Now I start in one corner with one gradient. As the color cast is green I am increasing the teint to neutralize the color cast. The corners are also a bit too blue, so I increased the temperature as well.
The next step is to copy the mask to all four corners:
While the situation already improved greatly there is still a slight color cast in the very corners left, so I am adding another set of gradients in the corners, starting with one:
And then copying the mask to the others:
Now that we have done that the correction looks pretty good, also keep in mind vibrance and saturation are still greatly increased. When changing those back to zero all the visible color cast is gone:
You can now copy your masks to some real world pictures and see if the correction works well or if any further adjustments are needed. In this example it looks like it works very well:
When you are happy with the results you can also save your settings (masks) as a preset which makes them very easy to apply to any further pictures.
b) Radial Filters
This method is very similar to the aforementioned one but we are using radial filters instead of gradients. I find radial filters a bit trickier to set up, but you don’t have to deal with every corner separately. Obivously radial filters work best with symmetrical color cast like we usually see it on the later Sony cameras.
We will use the Funleader 18mm 8.0 as an example as it creates a very strong green color cast on the Sony cameras.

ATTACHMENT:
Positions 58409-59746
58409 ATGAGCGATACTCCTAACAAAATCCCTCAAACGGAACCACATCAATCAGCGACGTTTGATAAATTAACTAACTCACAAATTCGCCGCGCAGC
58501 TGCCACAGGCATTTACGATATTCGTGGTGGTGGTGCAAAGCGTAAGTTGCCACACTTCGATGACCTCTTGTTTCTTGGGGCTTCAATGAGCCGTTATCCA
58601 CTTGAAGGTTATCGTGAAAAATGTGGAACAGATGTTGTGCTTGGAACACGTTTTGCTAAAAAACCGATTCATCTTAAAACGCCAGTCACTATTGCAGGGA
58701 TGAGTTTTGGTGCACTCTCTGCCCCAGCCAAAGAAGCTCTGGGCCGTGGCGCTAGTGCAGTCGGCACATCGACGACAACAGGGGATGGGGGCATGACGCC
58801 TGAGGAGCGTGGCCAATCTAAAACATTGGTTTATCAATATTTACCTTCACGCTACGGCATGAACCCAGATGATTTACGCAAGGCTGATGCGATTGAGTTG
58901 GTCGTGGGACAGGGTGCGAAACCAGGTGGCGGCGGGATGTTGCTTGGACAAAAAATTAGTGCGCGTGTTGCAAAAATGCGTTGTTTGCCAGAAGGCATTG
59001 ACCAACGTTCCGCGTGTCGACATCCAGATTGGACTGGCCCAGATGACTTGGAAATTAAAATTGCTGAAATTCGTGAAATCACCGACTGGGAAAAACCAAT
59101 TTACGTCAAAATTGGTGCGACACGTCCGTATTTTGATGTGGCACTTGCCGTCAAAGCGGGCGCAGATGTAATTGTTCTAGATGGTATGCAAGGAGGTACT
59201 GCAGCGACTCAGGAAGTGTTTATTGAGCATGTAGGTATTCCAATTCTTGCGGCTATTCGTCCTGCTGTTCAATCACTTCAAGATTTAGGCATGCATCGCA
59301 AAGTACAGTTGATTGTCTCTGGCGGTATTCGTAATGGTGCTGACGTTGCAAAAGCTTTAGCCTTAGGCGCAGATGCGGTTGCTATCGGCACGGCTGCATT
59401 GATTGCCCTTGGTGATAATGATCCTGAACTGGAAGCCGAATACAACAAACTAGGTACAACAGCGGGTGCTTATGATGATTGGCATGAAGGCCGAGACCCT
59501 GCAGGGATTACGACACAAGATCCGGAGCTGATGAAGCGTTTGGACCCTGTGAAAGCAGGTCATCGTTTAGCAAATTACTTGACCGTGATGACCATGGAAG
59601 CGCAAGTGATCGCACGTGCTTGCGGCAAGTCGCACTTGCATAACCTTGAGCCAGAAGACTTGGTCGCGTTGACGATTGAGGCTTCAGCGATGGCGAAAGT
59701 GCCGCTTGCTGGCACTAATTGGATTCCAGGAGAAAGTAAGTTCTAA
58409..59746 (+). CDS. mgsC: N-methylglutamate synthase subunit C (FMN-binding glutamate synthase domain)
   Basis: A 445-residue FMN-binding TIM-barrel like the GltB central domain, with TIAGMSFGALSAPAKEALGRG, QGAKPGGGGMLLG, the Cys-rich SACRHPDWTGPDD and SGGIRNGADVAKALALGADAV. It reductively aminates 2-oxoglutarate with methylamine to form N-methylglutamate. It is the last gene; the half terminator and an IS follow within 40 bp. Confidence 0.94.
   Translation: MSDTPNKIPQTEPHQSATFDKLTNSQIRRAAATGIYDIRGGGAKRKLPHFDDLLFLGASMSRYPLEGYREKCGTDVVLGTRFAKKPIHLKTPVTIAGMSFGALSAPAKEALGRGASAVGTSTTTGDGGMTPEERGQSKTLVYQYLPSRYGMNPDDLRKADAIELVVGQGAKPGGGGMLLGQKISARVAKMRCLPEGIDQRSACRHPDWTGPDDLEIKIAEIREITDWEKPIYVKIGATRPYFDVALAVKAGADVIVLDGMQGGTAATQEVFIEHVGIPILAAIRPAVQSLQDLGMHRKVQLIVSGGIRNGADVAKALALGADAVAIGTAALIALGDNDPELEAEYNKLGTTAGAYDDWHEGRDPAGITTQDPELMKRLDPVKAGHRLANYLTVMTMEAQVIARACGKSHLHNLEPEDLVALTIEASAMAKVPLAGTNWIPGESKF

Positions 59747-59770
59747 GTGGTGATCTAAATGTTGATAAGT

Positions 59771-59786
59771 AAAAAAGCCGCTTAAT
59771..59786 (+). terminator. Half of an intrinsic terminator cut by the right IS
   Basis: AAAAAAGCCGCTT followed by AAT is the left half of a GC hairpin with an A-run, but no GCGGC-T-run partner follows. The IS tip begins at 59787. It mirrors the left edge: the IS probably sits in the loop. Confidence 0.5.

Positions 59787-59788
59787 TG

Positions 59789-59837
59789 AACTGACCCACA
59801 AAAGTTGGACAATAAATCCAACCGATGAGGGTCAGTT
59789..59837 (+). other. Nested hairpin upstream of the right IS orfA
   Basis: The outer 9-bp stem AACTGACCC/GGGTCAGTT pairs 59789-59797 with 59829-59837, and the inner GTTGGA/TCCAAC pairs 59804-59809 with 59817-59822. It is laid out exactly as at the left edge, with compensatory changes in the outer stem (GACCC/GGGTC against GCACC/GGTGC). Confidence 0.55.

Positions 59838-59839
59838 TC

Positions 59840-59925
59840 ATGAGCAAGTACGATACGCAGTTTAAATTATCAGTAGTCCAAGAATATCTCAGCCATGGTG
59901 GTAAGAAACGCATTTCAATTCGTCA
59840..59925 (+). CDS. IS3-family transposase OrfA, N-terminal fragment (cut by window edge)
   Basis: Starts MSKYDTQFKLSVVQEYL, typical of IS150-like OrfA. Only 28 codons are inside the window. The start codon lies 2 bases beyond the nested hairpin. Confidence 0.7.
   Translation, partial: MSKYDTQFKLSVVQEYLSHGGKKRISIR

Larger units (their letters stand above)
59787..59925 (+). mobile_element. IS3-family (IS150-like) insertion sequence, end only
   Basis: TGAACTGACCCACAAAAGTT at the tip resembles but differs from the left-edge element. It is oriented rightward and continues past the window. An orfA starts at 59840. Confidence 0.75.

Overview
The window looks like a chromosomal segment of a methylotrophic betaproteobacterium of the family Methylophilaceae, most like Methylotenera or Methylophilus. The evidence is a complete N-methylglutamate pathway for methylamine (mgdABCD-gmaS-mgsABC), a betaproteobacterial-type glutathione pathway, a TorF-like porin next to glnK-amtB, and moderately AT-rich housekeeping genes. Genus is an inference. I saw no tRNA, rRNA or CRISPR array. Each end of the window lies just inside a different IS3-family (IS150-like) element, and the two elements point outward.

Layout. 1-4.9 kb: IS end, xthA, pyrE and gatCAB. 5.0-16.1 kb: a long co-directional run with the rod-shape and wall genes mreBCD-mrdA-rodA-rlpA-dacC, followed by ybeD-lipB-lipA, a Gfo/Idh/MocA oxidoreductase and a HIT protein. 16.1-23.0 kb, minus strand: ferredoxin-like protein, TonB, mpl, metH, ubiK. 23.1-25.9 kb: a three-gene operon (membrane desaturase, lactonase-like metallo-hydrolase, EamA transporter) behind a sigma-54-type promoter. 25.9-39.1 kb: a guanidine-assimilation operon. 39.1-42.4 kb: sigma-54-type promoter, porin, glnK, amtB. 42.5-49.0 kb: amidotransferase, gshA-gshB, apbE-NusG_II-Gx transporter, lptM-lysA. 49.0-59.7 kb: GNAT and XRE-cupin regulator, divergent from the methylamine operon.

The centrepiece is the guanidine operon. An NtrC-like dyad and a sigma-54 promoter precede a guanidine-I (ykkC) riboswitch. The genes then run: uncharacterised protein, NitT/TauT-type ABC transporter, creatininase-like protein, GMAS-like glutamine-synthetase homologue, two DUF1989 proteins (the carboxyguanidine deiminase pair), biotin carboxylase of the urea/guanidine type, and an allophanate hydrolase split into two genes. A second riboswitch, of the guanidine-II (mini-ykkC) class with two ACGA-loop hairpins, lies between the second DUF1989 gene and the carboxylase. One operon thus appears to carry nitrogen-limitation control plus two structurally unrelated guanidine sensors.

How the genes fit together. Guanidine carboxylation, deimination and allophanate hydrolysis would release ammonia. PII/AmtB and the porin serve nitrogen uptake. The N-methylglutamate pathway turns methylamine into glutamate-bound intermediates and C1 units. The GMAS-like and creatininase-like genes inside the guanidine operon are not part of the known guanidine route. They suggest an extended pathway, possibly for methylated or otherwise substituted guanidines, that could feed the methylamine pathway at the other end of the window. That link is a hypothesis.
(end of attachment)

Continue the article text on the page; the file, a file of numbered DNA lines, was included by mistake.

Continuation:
Also here we need a picture of a white evenly lit surface like described before:
I am again increasing saturation and vibrance to 100 for the color cast issues to be more easily visible:
As the color cast is (mostly) radially symmetrical I set up an inverted radial filter that only affects those corners:
I increased the tint to neutralize the green color cast. I also increased the temperature a little as the corners were more blue than they should be.
Depending on how bad the color cast is it can be necessary to use more than one such digital filter. Here I used three radial filters of slightly different size with different settings for hue and temperature:
You may think this still looks bad, but remember we greatly increased saturation and vibrance. If we set those to zero again the result looks pretty good: